On 10 February 2016, following a period of consultation on the draft and further work on the text by the Government, the final form of Ordonnance was enacted which came into effect on 1 October 2016, reforming the provisions of the Civil Code on the law of contract, the general regime of obligations and proof of obligations. Again, John Cartwright, Simon Whittaker and Bénédicte Fauvarque-Cosson, were commissioned by the French Ministry of Justice to prepare an official English translation of the new provisions, which can be seen on the Ministry website. A workshop within the scope of this project, hosted by the Institute and by St John’s College, was held in St John’s College from 21 to 23 September 2016, attended by comparative lawyers from Oxford and elsewhere in the UK, French civil lawyers with interests in comparative law, and professors from Italy, Spain and Germany giving a perspective of the reforms from the points of view of their national codifications. The papers from this workshop were published in both English (by Hart Publishing, 2017) and French (by the Société de législation comparée, 2018) (see below).

The French reforms of the law of obligations are not, however, yet complete. In March 2017, the French Ministry of Justice published a draft parliamentary bill for the reform of “civil liability”, putting together for this purpose liability for contractual non-performance and the general grounds of “extra-contractual liability”. The Ministry of Justice commissioned Simon Whittaker in consultation with Jean-Sébastien Borghetti of the University of Paris Panthéon-Assas (Paris II) to translate the bill into English and this has now been published on the Ministry website. A workshop within the scope of this project was held in Paris in March 2017 to discuss these latest proposals on the reform of civil liability, and a further intensive workshop was held in Oxford in September 2018. The papers from this workshop have now been published (Hart Publishing, 2019) and the book was launched at a seminar in Oxford in 2020.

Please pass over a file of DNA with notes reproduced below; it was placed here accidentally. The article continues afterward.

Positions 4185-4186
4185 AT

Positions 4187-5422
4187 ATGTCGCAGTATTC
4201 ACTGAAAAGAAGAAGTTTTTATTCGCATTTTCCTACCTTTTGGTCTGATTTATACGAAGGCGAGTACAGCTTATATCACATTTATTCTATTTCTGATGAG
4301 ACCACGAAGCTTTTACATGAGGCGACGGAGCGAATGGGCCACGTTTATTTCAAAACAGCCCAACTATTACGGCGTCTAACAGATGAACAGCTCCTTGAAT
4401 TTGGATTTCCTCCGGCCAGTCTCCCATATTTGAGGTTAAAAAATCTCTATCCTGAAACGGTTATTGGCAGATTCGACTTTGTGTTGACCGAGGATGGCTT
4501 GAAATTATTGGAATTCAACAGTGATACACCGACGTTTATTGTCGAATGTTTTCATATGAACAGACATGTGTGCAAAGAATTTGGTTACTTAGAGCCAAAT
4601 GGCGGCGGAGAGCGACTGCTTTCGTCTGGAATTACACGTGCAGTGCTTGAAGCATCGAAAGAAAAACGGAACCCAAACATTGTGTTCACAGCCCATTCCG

Related publications

John Cartwright, Stefan Vogenauer and Simon Whittaker (eds) Reforming the French Law of Obligations (Hart Publishing, 2009)

John Cartwright, Stefan Vogenauer and Simon Whittaker (eds) Regards Comparatistes sur l’Avant-projet de Réforme du Droit des Obligations et de la Prescription (Société de Législation Comparée, 2010)

John Cartwright and Simon Whittaker (eds) The Code Napoléon Rewritten: French Contract Law after the 2016 Reforms (Hart Publishing, 2017)

John Cartwright, Bénédicte Fauvarque-Cosson and Simon Whittaker (eds) La Réécriture du Code Civil. Le Droit Français des Contrats après la Réforme de 2016 (Société de Législation Comparée, 2018)

Jean-Sébastien Borghetti and Simon Whittaker (eds) French Civil Liability in Comparative Perspective (Hart Publishing, 2019)


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  • Clifford Chance